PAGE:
Capillarity-induced directed self-assembly of patchy hexagram particles at the air–water interface†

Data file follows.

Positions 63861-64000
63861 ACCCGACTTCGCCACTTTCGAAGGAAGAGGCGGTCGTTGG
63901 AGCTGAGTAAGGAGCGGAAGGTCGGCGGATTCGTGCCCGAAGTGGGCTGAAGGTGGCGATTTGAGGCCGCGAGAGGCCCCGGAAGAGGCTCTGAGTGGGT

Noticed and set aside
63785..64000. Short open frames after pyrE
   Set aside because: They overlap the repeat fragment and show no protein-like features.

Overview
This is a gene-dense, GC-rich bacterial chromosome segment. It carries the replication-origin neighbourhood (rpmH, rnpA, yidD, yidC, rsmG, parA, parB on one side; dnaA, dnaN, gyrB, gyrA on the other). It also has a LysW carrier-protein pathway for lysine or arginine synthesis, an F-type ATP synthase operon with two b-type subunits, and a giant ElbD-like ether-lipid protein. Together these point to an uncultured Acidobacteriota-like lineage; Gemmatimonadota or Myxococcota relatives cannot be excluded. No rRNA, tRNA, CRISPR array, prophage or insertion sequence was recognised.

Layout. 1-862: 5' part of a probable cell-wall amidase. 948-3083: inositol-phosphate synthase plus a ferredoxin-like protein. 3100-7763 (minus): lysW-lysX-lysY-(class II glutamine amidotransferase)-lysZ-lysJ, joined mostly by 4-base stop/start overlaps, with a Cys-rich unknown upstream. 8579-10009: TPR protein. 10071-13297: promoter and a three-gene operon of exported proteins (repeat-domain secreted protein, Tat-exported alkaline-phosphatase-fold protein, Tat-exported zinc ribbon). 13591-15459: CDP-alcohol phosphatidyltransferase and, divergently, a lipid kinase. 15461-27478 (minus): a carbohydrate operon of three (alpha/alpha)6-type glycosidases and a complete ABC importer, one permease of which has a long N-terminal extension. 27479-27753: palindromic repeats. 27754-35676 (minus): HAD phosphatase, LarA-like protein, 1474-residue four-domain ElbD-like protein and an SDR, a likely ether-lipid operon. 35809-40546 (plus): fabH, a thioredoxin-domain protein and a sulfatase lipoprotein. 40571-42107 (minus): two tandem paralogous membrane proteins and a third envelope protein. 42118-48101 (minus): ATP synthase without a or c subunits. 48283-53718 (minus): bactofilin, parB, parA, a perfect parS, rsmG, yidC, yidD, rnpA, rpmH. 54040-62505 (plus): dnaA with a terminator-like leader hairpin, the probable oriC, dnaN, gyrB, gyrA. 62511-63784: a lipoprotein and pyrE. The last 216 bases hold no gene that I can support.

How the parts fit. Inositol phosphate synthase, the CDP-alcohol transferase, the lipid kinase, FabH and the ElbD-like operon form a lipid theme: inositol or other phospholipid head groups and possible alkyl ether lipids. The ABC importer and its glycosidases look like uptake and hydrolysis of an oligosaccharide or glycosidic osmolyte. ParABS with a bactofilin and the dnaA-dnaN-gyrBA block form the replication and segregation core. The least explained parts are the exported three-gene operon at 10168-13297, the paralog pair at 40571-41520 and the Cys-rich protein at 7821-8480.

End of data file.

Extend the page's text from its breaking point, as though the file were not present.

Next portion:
Directed self-assembly can produce ordered or organized superstructures from pre-existing building blocks through pre-programmed interactions. Encoding desired information into building blocks with specific directionality and strength, however, poses a significant challenge for the development of self-assembled superstructures. Here, we demonstrate that controlling the shape and patchiness of particles trapped at the air–water interface can represent a powerful approach for forming ordered macroscopic complex structures through capillary interactions. We designed hexagram particles using a micromolding method that allowed for precise control over the shape and, more importantly, the chemical patchiness of the particles. The assembly behaviors of these hexagram particles at the air–water interface were strongly affected by chemical patchiness. In particular, two-dimensional millimeter-scale ordered structures could be formed by varying the patchiness of the hexagram particles, and we attribute this effect to the delicate balance between the attractive and repulsive interactions among the patchy hexagram particles. Our results provide important clues for encoding information into patchy particles to achieve macroscopic assemblies via a simple molding technique and potentially pave a new pathway for the programmable assembly of particles at the air–water interface.